I wasn’t planning on doing a race report for Bolder Boulder but I was motivated after reading a friend and co-worker’s report. Reading Melissa’s report reminded me that it was more than just a 10k race, but a unique experience I was fortunate to participate in with around 55,000 other runners.
Before the experience I was very skeptical of how the organizers were going to get that many people through a 6 mile course without it feeling too crowded and like I couldn’t set my own pace (not that I was setting any records after an unplanned two week break from training). Well, apparently after putting this race on for 32 years they learned a few things and for the most part everything about the race was a smooth experience.
The organization and logistics started with the registration process. Like many large races the start is separated into waves based on expected pace. The first smart thing the race organizers did was require proof of pace – not something I had seen before in a 10k race. The qualifying race to prove your pace had to be within a year, or, you could qualify for a wave by running on a treadmill at the Bolder Boulder store, a retail storefront that served as a pick up point for race packets and merchandise.
The second cool thing about registration was the option to donate your race t-shirt to charity. As my wife will attest, I have more race shirts than I can use, so I thought this was a great idea to help benefit charity.
Boulder is a good size city but there is no way for 55,000 runners and their spectators to park within walking distance to the start or finish. There looked to be a thorough shuttle system going and I saw many people biking to the start (hey this is Boulder after all!). However, I was fortunate to have a friend who live a few miles from race start so I made the not so brilliant decision to park there and run to the start. The problem was it wasn’t the couple of miles I expected, it was 4 miles.
In between the four mile run to the start and the start of the 6 mile race I still had to pick up my race packet (note to self – sign up for pre-race day packet pickup for future races). It took about 40 minutes in line to get my race packet, leaving me about six minutes to put on my number and timing chip, run to the start before my wave started. Standing in line for 40 minutes after a four mile warm up made for a rough first mile.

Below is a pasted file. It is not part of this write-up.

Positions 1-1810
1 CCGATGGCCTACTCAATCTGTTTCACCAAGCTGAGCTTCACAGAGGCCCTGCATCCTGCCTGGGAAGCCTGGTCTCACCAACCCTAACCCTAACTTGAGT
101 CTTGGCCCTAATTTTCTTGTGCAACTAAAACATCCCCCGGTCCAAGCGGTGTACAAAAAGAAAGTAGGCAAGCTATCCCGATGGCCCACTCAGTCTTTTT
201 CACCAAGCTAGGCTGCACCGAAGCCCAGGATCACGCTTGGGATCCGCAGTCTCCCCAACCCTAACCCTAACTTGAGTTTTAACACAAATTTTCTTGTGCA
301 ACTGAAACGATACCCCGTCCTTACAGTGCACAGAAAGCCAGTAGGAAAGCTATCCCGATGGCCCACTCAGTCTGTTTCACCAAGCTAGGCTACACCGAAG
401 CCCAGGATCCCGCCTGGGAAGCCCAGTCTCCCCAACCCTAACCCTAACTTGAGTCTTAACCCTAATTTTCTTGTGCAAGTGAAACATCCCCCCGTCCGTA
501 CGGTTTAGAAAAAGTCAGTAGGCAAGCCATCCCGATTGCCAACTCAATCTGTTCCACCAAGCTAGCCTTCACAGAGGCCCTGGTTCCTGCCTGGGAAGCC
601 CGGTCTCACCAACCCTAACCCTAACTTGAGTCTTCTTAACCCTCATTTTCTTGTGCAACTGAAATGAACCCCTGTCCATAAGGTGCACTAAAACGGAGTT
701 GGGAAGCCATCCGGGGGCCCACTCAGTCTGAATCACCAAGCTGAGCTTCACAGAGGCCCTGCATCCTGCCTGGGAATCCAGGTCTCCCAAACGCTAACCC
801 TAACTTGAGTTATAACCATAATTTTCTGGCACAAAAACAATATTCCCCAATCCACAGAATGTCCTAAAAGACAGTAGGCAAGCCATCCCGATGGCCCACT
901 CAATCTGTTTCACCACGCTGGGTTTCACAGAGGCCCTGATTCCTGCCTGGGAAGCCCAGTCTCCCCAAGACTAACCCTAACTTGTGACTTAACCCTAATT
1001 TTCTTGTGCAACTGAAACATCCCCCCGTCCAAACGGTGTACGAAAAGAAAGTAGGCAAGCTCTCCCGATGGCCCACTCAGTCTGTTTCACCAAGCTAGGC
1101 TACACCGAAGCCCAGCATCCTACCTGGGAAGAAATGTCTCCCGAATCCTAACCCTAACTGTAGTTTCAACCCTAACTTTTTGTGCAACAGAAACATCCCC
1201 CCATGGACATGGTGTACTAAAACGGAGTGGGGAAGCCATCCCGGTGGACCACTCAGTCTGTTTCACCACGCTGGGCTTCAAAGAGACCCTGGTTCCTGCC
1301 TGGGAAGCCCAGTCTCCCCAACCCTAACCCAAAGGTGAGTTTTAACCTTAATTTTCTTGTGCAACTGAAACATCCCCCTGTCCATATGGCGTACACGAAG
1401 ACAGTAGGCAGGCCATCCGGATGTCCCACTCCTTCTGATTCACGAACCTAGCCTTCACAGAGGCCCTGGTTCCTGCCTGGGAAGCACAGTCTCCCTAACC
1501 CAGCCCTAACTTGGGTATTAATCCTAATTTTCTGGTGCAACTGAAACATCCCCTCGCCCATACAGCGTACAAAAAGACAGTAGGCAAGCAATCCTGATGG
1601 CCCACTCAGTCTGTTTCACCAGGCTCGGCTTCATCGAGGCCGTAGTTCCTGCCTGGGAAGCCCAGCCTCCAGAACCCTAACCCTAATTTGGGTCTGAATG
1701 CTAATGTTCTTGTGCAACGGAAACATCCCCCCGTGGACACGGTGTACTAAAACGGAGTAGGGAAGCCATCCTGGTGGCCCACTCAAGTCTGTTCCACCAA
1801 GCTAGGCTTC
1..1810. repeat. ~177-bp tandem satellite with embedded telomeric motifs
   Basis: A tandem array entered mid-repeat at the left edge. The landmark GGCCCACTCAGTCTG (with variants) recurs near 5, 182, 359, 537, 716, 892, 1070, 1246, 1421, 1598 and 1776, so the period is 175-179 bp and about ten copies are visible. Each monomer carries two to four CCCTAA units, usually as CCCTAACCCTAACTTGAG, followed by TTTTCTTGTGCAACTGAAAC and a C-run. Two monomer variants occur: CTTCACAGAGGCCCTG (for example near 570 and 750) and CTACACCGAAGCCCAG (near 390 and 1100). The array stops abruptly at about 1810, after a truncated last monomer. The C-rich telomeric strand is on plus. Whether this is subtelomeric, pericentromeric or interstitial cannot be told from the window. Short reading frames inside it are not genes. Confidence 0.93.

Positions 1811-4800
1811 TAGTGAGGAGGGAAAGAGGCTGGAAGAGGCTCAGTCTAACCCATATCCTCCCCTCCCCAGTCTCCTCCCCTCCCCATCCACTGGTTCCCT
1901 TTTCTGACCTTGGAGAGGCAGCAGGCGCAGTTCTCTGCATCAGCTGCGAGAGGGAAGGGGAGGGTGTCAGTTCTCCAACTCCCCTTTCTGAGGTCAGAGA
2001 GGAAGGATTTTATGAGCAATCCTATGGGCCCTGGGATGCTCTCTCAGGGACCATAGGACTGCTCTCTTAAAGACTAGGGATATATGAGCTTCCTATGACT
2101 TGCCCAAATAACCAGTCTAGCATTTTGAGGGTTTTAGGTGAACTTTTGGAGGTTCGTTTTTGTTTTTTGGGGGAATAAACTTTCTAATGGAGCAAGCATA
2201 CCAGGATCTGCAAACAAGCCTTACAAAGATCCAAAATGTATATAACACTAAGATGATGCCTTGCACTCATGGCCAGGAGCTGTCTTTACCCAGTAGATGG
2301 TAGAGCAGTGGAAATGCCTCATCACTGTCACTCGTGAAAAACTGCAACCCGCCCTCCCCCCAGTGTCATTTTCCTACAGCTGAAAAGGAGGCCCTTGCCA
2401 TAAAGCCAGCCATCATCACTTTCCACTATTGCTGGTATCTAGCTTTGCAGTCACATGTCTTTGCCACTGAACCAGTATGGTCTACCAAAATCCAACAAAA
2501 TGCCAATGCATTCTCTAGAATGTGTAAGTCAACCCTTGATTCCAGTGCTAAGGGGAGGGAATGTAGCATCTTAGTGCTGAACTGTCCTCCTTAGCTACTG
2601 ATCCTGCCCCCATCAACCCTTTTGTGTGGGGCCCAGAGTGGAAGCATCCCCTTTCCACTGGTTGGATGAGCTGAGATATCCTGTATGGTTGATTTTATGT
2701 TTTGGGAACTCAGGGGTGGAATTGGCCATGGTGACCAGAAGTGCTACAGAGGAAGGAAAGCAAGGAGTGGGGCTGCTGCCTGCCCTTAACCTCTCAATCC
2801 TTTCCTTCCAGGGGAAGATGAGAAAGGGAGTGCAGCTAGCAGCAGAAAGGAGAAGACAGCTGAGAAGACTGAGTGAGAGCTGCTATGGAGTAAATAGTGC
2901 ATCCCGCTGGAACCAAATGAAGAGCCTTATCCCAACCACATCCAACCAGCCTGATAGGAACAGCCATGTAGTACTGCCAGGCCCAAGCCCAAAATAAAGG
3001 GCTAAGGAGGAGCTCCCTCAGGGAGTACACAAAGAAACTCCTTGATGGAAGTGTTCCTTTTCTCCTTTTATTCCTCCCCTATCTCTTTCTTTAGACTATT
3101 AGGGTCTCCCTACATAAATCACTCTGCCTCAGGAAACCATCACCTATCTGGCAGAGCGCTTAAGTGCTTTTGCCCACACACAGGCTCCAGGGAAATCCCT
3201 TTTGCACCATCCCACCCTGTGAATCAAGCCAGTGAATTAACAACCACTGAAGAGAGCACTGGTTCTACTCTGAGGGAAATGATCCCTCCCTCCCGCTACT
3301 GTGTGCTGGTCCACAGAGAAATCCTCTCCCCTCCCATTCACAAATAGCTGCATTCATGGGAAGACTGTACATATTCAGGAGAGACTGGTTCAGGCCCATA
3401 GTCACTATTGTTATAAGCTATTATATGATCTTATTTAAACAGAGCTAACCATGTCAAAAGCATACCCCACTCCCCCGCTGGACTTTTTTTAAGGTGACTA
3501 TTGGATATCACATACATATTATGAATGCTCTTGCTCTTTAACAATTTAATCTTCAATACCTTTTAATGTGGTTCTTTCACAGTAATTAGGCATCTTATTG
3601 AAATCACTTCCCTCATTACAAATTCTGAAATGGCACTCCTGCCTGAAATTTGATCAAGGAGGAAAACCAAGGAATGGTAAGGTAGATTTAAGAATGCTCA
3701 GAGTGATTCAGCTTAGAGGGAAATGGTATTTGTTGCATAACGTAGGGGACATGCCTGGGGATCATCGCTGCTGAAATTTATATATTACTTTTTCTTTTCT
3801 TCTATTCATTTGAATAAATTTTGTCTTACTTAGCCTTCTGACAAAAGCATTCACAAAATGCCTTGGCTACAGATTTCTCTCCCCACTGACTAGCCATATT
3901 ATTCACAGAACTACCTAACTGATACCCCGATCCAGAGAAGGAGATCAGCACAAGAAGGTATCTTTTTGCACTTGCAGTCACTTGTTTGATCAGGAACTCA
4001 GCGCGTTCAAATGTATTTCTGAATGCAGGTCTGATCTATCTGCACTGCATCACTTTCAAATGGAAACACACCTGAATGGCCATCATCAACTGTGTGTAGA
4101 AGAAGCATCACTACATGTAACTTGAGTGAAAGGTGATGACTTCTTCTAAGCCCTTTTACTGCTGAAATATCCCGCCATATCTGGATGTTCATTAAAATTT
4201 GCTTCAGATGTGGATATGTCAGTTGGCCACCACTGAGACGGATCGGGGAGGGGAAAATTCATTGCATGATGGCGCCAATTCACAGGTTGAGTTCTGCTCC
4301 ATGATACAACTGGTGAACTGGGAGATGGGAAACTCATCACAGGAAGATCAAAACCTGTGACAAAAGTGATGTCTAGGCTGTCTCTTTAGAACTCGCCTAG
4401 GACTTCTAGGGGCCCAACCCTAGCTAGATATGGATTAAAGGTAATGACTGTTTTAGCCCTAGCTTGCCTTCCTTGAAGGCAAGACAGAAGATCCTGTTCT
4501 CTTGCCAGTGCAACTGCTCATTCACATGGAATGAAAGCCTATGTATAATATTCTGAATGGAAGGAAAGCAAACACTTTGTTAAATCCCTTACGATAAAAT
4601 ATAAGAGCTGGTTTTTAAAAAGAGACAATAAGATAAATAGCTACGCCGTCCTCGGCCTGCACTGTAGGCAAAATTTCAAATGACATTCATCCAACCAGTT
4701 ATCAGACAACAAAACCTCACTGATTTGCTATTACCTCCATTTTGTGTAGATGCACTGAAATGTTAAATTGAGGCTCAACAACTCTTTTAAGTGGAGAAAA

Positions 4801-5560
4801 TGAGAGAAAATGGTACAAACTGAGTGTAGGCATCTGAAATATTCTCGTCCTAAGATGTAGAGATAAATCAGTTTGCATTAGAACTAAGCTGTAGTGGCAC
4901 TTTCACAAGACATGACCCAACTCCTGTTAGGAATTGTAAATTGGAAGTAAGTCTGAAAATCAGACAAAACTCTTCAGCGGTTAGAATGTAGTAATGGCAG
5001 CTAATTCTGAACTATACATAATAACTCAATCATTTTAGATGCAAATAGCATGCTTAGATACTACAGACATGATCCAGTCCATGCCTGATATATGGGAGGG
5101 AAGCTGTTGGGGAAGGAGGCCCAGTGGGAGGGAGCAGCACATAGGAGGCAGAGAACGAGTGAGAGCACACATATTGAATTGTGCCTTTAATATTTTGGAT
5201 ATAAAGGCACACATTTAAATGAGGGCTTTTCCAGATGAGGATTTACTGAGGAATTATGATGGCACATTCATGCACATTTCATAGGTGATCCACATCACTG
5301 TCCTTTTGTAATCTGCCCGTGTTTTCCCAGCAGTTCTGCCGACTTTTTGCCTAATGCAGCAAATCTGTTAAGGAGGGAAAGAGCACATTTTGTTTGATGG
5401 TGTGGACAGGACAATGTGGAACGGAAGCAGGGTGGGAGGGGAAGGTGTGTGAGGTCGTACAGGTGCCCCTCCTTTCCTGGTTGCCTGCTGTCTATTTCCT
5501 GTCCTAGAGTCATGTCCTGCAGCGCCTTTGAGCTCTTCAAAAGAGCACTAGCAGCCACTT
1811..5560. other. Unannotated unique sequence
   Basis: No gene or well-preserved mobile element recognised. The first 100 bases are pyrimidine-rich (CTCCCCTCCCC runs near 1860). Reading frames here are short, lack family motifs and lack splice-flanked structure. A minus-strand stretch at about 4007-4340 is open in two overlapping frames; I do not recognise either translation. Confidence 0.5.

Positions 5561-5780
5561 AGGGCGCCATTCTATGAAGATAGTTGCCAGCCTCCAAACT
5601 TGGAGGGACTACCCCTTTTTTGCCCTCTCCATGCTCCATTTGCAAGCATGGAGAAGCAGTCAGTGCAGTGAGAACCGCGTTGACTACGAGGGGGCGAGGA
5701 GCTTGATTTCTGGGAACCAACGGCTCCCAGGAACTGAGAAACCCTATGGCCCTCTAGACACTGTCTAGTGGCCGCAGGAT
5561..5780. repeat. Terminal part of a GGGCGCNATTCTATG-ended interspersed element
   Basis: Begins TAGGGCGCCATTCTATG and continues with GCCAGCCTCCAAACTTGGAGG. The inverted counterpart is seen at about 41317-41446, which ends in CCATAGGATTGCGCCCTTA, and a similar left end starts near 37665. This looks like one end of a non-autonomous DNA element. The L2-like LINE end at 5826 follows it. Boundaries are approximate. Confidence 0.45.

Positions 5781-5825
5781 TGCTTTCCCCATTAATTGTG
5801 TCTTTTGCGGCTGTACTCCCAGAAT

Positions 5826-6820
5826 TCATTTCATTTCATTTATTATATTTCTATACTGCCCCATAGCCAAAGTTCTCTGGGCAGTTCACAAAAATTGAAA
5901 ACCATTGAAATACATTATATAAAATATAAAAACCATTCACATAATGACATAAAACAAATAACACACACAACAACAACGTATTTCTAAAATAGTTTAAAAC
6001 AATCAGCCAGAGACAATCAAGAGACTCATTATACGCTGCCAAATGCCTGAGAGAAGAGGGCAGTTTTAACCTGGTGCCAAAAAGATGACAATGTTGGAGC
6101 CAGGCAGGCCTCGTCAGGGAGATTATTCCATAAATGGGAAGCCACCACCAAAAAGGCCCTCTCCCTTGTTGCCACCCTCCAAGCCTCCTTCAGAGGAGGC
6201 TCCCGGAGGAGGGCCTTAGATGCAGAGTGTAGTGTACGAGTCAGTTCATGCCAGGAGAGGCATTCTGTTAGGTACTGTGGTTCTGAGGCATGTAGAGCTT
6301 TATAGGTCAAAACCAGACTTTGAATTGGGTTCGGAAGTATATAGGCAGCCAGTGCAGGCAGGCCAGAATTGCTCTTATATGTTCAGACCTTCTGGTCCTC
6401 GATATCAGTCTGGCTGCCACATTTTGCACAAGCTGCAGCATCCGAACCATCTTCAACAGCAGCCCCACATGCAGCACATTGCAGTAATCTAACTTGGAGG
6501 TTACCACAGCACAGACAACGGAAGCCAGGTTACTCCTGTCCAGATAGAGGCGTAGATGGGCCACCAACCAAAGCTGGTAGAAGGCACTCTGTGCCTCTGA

The actual race experience was fantastic. It had everything from live music, to belly dancers, to neighborhood residents cranking tunes, to Colorado University students drinking beer (and offering it to any runner who would partake) and the slip ‘n slide that seemed to be the hit of the runners! The finish was a CU’s Folsom Field, a 53,000 seat stadium for the football team, which was already packed with people when I finished, and only got fuller as more racers finished and made their way to the stands to meet family and friends.
After the race I met up with co-workers from TrainingPeaks who had also done the race and took in the spectacle of the experience. One of most memorable moments was watching a group of Marines come running in formation with the front two holding a US and Marine Corps flag (remember the race was on Memorial Day).
As more and more people saw the tight formation dresssed in green running through the chaos the cheers started building until just before the finish when the Marines stopped and did several pushups, still in formation. At that point the crowd eruped and it gave me the chills.
Thankfully I didn’t have to run back to my friends house as they were kind enough to come pick me up and I enjoyed a beer and veggie burger at the afternoon barbcue. One thing I’ll change about next year is to stay to watch the men’s and women’s pro race (four of the top five men finished in under 30 minutes!), see the military jets fly over at Noon and see the parachutist drop into the stadium.
Oh, and find a way to pick up my race packet before race day.